DC Overvoltage fault

ptonsparky

Senior Member
Location
NE (9.06 miles @5.9 Degrees from Winged Horses)
Occupation
Electrical Contractor
This might have been better placed in engineering.

P1000.

Fault occurs at initial start and ramp Attempt. It ran fine two weeks ago.

Chatted with an excellent support person that pointed to a motor issue. Quick check with Fluke tester showed windings grounded. If it beeps there is no reason to get out the Megger.

Why over voltage vs a ground fault?
 

petersonra

Senior Member
Location
Northern illinois
Occupation
engineer
This might have been better placed in engineering.

P1000.

Fault occurs at initial start and ramp Attempt. It ran fine two weeks ago.

Chatted with an excellent support person that pointed to a motor issue. Quick check with Fluke tester showed windings grounded. If it beeps there is no reason to get out the Megger.

Why over voltage vs a ground fault?
did you disconnect the motor from the drive before checking the resistance to ground with your fluke? chances are there might be a capacitor from each line to ground and the fluke would show that as a dead short.

my guess is you are trying to start with an overhanging load of some sort and the excess energy is being backfed into the DC bus. it does not take much for an overvoltage. I suggest pulling up the DC bus voltage on the display and seeing if it starts to climb when the motor starts.
 
Last edited:

synchro

Senior Member
Location
Chicago, IL
Occupation
EE
A ground fault may be causing reflections back into the VFD's output, and that energy is then conducted through the protection diodes for the IGBTs over to the DC bus. That could then charge the DC bus capacitors leading to an overvoltage.
 

petersonra

Senior Member
Location
Northern illinois
Occupation
engineer
Thank You. Other drives indicate ground faults and I’ve dealt with over voltage before but not associated with GF.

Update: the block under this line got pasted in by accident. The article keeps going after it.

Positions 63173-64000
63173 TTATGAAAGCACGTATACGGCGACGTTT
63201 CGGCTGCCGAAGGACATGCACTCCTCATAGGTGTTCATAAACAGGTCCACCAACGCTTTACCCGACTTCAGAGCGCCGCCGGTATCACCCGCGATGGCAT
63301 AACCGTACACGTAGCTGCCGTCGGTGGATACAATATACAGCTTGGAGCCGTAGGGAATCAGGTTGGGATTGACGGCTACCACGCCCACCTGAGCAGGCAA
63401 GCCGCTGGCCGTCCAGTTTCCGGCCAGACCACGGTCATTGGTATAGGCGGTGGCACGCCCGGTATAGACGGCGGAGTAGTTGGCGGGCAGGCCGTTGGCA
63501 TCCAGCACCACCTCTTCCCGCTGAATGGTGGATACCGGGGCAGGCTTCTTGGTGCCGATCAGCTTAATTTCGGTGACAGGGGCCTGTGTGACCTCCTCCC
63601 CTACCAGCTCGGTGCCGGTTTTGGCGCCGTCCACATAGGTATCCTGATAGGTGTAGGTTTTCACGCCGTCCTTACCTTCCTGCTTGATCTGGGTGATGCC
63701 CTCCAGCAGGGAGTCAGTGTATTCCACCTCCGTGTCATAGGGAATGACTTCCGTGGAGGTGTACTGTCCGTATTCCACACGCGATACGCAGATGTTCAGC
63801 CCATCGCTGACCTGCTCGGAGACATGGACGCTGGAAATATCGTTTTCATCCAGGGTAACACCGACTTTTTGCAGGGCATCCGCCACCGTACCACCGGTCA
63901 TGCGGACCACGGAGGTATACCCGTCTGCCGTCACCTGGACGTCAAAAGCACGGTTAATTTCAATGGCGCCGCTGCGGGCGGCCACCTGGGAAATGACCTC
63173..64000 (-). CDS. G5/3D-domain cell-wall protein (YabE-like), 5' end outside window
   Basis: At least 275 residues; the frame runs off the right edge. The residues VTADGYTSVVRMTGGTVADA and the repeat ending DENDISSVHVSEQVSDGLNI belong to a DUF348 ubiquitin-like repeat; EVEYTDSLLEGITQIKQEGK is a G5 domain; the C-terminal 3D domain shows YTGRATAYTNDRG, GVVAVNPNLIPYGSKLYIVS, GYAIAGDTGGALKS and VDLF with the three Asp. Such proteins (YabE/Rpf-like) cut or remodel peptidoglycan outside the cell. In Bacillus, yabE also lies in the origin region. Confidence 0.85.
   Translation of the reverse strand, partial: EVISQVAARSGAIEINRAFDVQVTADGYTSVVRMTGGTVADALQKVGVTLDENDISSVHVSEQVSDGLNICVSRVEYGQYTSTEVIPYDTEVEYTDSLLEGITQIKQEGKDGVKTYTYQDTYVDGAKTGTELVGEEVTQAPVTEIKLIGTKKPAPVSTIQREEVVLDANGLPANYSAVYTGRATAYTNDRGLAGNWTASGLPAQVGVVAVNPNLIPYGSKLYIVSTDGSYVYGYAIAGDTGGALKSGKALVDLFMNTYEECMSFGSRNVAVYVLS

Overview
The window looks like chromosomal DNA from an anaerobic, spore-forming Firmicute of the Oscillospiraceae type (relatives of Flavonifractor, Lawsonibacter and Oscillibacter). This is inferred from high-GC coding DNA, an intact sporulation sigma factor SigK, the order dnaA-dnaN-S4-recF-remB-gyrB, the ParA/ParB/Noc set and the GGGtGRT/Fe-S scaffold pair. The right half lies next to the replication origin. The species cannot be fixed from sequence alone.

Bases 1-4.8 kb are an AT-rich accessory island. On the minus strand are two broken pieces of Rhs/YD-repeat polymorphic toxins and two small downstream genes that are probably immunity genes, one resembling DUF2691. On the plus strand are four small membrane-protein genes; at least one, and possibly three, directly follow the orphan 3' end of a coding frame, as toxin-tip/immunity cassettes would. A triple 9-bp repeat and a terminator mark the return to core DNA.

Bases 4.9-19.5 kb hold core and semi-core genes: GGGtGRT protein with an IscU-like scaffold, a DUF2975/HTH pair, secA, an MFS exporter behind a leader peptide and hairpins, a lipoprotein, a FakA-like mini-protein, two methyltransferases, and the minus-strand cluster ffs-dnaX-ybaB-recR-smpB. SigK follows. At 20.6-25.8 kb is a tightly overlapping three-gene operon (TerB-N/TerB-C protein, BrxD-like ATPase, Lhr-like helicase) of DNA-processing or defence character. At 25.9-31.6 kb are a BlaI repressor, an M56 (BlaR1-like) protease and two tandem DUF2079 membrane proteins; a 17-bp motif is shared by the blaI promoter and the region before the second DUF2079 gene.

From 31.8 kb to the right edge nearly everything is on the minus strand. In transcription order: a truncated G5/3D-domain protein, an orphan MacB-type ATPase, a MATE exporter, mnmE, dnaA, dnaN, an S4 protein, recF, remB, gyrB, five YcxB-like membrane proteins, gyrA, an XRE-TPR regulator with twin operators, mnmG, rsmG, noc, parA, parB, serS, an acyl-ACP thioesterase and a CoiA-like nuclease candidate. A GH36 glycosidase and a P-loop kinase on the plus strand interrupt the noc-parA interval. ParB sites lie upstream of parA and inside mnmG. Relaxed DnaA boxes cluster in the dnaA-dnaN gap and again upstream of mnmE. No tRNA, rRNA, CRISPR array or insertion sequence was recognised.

Any chance lightning could have done this while the motor was offline? $7K motor two years ago. I’ll be asked.
Anything is possible. People like to blame lightning for lots of things but it would almost certainly have taken out the drive rather than the motor. I vote for winding failure. When you get it rewound the rebuild shop might be able to tell you what happened based on the damage they see when they rewind it
 

paulengr

Senior Member
Thank You. Other drives indicate ground faults and I’ve dealt with over voltage before but not associated with GF.

Any chance lightning could have done this while the motor was offline? $7K motor two years ago. I’ll be asked.

Generally speaking the motor has two kinds of insulation in the stator. All of the wiring has insulation on it to prevent turn to turn shorts. The slots are insulated from the whole coil. A ground fault means the integrity of the slot insulation is damaged. Faults can occur elsewhere but that’s what it is telling you. It is the end result of a motor failure.

With the motor disassembled you can often tell by the damage what happened. For instance if all the insulation is evenly burned, it’s an overload. If it’s only on one phase it was single phasing. If it is only the first couple turns on one coil it was a big surge. If it’s on every coil it was most likely VFD reflections from excessive cable length. If the bearings are “frosted” and they see fluting it’s often a common mode issue from a poor drive filter or cabling issues.